A-20 Havoc Pacific Strafer

3rd Bomb Group - Early History

The 3rd Bombardment Group-the Grim Reapers-was one of the oldest groups in the Air Corps, having been organized as the Army Surveillance Group on 1 July 1919, and soon afterwards, in August, it became the 1st Surveillance Group; then, in 1921, the 3rd Attack Group.  Throughout the 1920s and 1930s it trained, participated in maneuvers, tested new equipment, experimented with tactics, flew in aerial reviews, patrolled the Mexican border (1929), and carried air mail (1934).  After being equipped with 0-1s and 0-2s in its surveillance role, by the mid-1930s, the unit was equipped with Northrop A-17s and, by 1940, Douglas A-24 dive bombers.

Beginning 28 February 1935, the 3rd Attack Group was based at Barksdale Field, LA, moving to Savannah, GA, on 6 October 1940.  During this interval, the Group provided training and the nucleus personnel for several new groups that were established in 1939 and 1940, as Air Corps expansion began.  In 1939, the Group was redesignated the 3rd  Bombardment  Group (Light).  Beginning in January 1941, the unit started receiving its first A-20As that were beginning to leave the Douglas Santa Monica production lines, becoming the first group to be fully equipped with the new attack bomber. The group and its four squadrons (8th, 13th, 89th, and 90th) remained based at Savannah at the outbreak of the war under the command of Lt. Col. Phillips Melville.  Its wartime Commanders were: Lt. Col.  R Breen (November 1940); Lt. Col. Paul Williams (December 1940); Lt. Col. Phillips Melville (18 August  1941); 1st Lt Robert Strickland (19 January 1942); Col. John Davies (2 April1942); Lt. Col. Robert  Strickland, (26 October 1942); Maj. Donald Hall (28April 1943); Lt. Col. James Downs (20 October  1943); Col. John Henebry (7 November 1943); Lt. Col. Richard  Ellis  (27  June  1944); Col. John P. Henebry (30 October 1944); Col. Richard Ellis, (28 December 1944); and Col. Charles Howe (1 May 1945).

After Pearl Harbor, the AAC was hard pressed to find any available combat groups to stem the Japanese offensive.  The 3rd BG had both its aircraft and high command detached to form another bomb group, and then was assigned to the Far East Air Force (FEAF).  The Group left the US aboard  the SS Ancon and arrived in Australia, initially establishing its headquarters at Brisbane on 25 February 1942.  Shortly afterwards, on 10 March, the 3BG moved forward to the newly constructed airstrip at Charter Towers, southwest of Townsville, in Queensland.  The 3BG absorbed most of the surviving light and medium bombers that had escaped from the Philippines and Java Campaigns, and also the surviving pilots from the 27th BG and many of their A-24s.  Also, a number of NEI B-25Cs stored at Brisbane were transferred to the group, as Dutch crews were not available to fly the bombers.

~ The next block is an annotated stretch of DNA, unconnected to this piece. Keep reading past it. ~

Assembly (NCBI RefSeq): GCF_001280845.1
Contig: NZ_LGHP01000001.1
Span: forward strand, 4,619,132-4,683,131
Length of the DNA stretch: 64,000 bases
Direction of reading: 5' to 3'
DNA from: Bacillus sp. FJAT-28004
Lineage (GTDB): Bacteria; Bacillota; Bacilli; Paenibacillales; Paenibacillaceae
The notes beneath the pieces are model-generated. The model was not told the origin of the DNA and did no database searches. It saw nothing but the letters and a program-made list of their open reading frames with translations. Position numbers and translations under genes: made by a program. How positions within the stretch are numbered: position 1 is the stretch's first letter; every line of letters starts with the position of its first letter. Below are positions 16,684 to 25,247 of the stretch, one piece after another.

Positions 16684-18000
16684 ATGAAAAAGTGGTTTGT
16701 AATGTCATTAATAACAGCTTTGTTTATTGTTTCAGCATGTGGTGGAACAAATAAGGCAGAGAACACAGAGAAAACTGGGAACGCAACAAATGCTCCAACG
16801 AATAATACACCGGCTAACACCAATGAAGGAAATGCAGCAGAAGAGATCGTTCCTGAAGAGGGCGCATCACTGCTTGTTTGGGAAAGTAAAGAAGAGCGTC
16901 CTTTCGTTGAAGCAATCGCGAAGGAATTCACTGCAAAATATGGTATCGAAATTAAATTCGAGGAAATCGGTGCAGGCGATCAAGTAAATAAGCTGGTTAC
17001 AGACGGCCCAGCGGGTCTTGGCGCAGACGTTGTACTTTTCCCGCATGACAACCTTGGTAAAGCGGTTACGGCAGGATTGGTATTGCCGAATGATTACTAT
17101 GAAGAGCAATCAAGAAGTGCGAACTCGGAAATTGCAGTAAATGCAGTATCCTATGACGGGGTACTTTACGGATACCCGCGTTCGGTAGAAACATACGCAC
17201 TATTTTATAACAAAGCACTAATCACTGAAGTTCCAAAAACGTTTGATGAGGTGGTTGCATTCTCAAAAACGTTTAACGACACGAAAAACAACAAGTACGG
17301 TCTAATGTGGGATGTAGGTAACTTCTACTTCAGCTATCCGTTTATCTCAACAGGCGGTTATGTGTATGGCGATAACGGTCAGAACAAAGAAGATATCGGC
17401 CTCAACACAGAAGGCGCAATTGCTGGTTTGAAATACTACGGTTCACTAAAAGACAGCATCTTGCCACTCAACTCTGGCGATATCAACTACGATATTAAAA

The group continued to be short of supplies and aircraft, having only enough equipment to outfit a single squadron, and began combat operations with A-20s, A-24s, and B-25s.  The A-24 Dauntless proved unsatisfactory; almost all of the Group's complement suffered operational losses.  Thereafter, the group flew the A-20 and B-25 medium bombers exclusively.

Beginning in July 1942, crated A-20As began arriving from the US and were reassembled at the depot at Brisbane and assigned to the 89th BS for operations.  As attack tactics were evolving under Gen. Kenney, the nose armament was increased, with the addition of four .50-caliber nose guns to supplement the four .30-caliber guns installed on the standard A-20A.  The nose section of each aircraft was modified, with the Plexiglas being removed and replaced by an aluminum skin. Also, two bomb bay tanks carrying 450 gallons of additional fuel were added. Under the direction of the legendary armament and modification specialist Maj. Paul “Pappy” Gunn, the A-20As became true, low-level attack aircraft, with an emphasis on strafing and light bombing with parafrag" bombs.  The use of fragmentation bombs, each equipped with small parachutes, provided an effective bomb, while allowing the low-flying bomber to escape damage from its exploding bomb.  For more information about Major Paul “Pappy” Gun, here is a very good short article The Man Behind the Guns by J.D. Webster.

Southwest Pacific operations were essentially low-level attacks on enemy troops, airfields, and shipping using surprise, speed, and accuracy.  A low-level approach was crucial to avoid detection by ground radar or observation.  The typical approach for attacking enemy airfields or supply dumps was at less than 500 feet, descending to 100 feet or less for the run on the target. Three to six Havocs flying line abreast would fly a single pass over the target, giving enemy AA gunners little time to direct their guns on the attackers. Further, it was SOP to begin firing the six nose guns within 1,000 yards of the target to suppress any AA or ground fire.  After dropping their bombs, the Havocs would remain at low altitude until well beyond the range of enemy guns.  Because these attacks were made at speeds often as fast as 300 mph and as low as fifty feet-palm top level-they were referred to as “coconut knocking.”